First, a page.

How To Get Dressed for Jogging or Workout?
Jogging does not require fancy clothing. One of running’s attraction is the fact that you do not need to spend much money. Nylon or cotton gym shorts and a T-shirt are adequate in summer. For winter running, a sweat suit or jogging suit serves until temperatures fall below 20° F. Some runners prefer cotton thermal knit long underwear under their running shorts. Several layers of lighter apparel are preferable to a single heavy garment. Add gloves and a knit cap in colder temperatures. When the wind blows, a thin nylon windbeaker helps to reduce heat loss. A cap is particularly important in cold weather, since a great deal of body heat is lost through the head.
The best guide to use in selecting clothes for jogging is that they be comfortable, reasonably loose, and help keep you cool in the summer and warm in the winter. Women should avoid wearing support garments or clothing that restricts free movement of the arms or legs or impedes the return of blood from the extremities. Men do not need to wear athletic supporters while jogging as they frequently cause skin irritations. Workout uniforms or “jogging suits” are not necessary but they do help motivate some people to keep jogging once they have started.
When temperatures fall below 20° F you may choose to wear both the underwear and the sweat suit. Many continue to run despite subzero temperatures. There is no danger in doing so provided you are properly clothed, warmed up, and sensitive to signs of wind chill and frostbite.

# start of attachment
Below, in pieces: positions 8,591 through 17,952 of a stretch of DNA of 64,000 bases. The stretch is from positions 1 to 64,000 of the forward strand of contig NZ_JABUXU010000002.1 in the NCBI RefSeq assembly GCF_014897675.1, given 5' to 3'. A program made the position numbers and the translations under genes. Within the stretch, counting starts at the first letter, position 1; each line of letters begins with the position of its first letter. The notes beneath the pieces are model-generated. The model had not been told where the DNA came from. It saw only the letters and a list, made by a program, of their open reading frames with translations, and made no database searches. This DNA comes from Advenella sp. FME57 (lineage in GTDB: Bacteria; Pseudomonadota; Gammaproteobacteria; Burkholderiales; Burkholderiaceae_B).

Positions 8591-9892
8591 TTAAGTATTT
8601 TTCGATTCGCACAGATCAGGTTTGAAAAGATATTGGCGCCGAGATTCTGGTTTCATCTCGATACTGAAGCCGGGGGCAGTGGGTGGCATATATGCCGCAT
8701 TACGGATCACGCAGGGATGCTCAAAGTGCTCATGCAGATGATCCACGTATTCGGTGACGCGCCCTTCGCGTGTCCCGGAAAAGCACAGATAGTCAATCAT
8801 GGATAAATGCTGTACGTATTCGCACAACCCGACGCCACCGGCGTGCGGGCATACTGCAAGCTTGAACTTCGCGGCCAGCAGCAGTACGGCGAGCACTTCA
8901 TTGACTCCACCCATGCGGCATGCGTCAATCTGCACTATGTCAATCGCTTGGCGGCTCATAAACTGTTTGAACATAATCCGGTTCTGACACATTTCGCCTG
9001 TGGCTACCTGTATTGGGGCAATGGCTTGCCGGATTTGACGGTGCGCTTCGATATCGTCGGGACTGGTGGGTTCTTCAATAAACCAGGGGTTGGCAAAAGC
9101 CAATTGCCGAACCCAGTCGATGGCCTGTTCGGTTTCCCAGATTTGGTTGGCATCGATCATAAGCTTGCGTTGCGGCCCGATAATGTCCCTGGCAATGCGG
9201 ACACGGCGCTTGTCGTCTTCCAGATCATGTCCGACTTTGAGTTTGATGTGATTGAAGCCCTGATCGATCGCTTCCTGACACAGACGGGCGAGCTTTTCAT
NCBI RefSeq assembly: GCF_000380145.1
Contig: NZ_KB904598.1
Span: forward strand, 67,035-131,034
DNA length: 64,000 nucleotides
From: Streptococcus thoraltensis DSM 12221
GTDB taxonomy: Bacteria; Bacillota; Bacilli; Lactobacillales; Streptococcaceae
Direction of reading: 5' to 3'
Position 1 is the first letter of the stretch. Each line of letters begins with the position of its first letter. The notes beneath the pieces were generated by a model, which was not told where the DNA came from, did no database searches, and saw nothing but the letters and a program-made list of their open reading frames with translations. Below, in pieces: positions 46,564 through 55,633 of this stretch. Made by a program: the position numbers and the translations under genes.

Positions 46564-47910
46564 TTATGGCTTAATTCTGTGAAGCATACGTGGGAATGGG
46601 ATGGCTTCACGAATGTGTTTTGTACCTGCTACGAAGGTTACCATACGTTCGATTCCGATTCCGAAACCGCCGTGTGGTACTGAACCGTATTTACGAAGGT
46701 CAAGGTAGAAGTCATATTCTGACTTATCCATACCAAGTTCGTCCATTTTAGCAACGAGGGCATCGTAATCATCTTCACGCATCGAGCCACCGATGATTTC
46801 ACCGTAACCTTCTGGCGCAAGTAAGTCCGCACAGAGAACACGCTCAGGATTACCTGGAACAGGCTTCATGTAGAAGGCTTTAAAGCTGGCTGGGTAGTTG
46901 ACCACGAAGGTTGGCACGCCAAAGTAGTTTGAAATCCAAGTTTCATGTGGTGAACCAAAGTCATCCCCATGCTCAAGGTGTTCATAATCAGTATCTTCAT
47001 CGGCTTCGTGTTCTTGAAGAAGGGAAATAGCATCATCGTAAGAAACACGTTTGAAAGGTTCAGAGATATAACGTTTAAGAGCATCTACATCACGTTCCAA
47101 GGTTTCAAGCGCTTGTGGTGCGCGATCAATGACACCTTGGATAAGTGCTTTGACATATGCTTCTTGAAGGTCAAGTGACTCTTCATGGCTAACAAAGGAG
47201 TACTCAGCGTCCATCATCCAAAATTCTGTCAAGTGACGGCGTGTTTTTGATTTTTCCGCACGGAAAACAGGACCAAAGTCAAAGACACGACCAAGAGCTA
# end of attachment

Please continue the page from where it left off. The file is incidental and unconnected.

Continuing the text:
Never wear a rubberized or plastic clothing while jogging to increase sweating as this will not cause any permanent loss of body weight and can be harmful to your health. Rubberized or plastic clothing can cause body temperature to rise to a dangerous level because it does not give sweat a chance to evaporate, which is the principal temperature regulation mechanism for humans during exercise. When sweat cannot evaporate, body temperature increases and this causes more sweating which can lead to excessive dehydration and salt loss resulting in possible heat stroke or heat exhaustion.